It’s 1973 and they’re young and newly married. They grew up in the same small town in Georgia. He’s seen a little bit of the world—Tennessee, Alabama, and—framed by airplane windows—Alaska, Mt. Fuji, and the Philippines. He has Polaroids of these places that he mailed in letters to his momma, sisters, and wife while he was away—show them a very little of what he’d seen. There’s been a war going on, and he enlisted before they could draft him and tell him where to go.
When he comes back home to Georgia, on leave to visit family and pick up his wife for the long drive back to Fort Lewis in Washington state, they learn quickly to wake him slowly. Though he doesn’t much talk about it, he does say it wasn’t as bad for him as some of his buddies. He’d kept helicopters airworthy over there. He and his wife, they drive across the country in his ’65 Chevy Chevelle SS four-speed—American muscle. They take the southern route—through Texas out to California and up the coast to Washington—and they see more of America on this trip than most in their families have seen or will see in their lives.
This morning, as they check out of the motel in Flagstaff, a postcard catches his eye. He points it out to her. What looks to be an old English village with a towering bridge behind it and mountains in the distance behind that. They read the fancy script: London Bridge Lake Havasu City, Arizona. And she wants to see it; it’s only twenty miles out of the way. He wants to see it too. What’s the bridge doing here?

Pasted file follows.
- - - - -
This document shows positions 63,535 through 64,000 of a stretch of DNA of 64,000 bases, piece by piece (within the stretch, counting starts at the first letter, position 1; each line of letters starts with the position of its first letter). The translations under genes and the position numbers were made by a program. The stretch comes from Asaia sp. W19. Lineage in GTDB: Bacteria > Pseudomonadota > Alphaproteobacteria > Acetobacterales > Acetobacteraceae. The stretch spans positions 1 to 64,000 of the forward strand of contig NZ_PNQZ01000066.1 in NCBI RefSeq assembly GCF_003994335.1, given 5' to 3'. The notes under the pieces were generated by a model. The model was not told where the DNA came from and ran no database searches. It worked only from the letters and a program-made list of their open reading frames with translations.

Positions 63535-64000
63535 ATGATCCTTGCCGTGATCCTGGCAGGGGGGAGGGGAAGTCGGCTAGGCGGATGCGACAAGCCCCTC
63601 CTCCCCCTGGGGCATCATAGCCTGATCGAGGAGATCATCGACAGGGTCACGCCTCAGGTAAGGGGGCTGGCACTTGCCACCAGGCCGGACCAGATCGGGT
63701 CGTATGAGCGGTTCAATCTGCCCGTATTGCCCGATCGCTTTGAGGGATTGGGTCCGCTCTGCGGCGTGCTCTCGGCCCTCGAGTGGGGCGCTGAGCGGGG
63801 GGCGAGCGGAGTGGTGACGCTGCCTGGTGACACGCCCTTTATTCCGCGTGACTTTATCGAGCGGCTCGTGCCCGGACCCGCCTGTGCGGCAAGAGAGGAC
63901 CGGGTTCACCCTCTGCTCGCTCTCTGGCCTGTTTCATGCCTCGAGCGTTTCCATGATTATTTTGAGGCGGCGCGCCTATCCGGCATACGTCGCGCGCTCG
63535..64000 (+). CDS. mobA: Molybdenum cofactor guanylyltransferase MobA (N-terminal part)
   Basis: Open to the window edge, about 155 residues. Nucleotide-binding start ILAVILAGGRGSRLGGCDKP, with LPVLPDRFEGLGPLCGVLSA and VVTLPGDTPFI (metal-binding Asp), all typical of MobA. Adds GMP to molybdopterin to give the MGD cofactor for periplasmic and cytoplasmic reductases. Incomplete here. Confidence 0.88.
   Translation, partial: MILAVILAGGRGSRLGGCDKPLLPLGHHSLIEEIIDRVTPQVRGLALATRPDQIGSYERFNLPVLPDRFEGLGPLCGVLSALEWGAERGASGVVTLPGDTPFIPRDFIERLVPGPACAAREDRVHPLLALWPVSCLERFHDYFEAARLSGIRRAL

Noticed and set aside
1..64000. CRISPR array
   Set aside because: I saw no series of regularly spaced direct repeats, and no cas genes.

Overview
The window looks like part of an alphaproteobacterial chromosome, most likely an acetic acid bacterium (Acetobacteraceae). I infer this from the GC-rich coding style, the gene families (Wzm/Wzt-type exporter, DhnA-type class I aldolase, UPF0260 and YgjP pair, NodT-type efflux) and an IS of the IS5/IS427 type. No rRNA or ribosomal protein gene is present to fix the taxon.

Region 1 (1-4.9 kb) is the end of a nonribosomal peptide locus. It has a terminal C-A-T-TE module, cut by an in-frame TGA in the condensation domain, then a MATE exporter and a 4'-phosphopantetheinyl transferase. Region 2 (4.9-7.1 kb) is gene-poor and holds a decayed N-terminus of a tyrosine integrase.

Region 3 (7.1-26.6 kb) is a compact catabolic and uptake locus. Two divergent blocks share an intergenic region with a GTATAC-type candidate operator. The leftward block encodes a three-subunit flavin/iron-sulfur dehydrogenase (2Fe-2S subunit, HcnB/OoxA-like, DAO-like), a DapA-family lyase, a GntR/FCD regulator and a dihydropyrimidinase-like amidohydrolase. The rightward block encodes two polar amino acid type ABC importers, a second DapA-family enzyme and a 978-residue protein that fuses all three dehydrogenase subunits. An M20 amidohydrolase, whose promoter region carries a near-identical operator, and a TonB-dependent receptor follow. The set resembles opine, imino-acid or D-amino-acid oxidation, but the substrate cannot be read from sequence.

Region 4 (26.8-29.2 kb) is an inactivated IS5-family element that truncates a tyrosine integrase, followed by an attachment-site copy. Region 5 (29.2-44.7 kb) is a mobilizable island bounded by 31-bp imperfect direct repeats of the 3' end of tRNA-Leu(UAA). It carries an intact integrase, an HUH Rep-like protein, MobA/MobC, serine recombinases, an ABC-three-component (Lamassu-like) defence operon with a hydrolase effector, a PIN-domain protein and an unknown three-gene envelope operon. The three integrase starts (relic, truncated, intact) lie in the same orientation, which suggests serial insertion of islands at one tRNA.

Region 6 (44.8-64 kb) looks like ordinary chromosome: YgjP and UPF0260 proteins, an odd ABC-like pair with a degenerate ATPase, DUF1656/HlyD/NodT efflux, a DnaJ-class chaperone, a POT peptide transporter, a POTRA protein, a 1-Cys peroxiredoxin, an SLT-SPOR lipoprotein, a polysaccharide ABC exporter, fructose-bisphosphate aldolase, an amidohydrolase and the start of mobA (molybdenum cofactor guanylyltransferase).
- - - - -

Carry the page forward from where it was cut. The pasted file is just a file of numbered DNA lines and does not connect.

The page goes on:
A rich businessman and land developer, looking to build an oasis in the desert, bought it from the City of London two years before—had it taken apart, the pieces carefully numbered and brought to Arizona to be put back together on a peninsula in a new manmade lake on the Colorado River. The land was dug from beneath the bridge to let water flow and create an island—a reason to cross the bridge—a destination in this landscape of sand and buttes. Take an old stone bridge and seed a new desert vision. A bit of out-of-place past to build the future in this country to prove anything’s possible.
They have dreams and will soon have a family of their own. It’s 1973 and it matters, but matters differently every day, that they’re Black and the rich businessman is white—things seem to be getting better.
Sean Hill’s first book, Blood Ties & Brown Liquor, was published by the University of Georgia Press in 2008. His second collection of poetry, Dangerous Goods, is forthcoming from Milkweed Editions in early 2014. He’s currently a visiting assistant professor in the creative writing program at the University of Alaska Fairbanks. More information can be found at www.seanhillpoetry.com.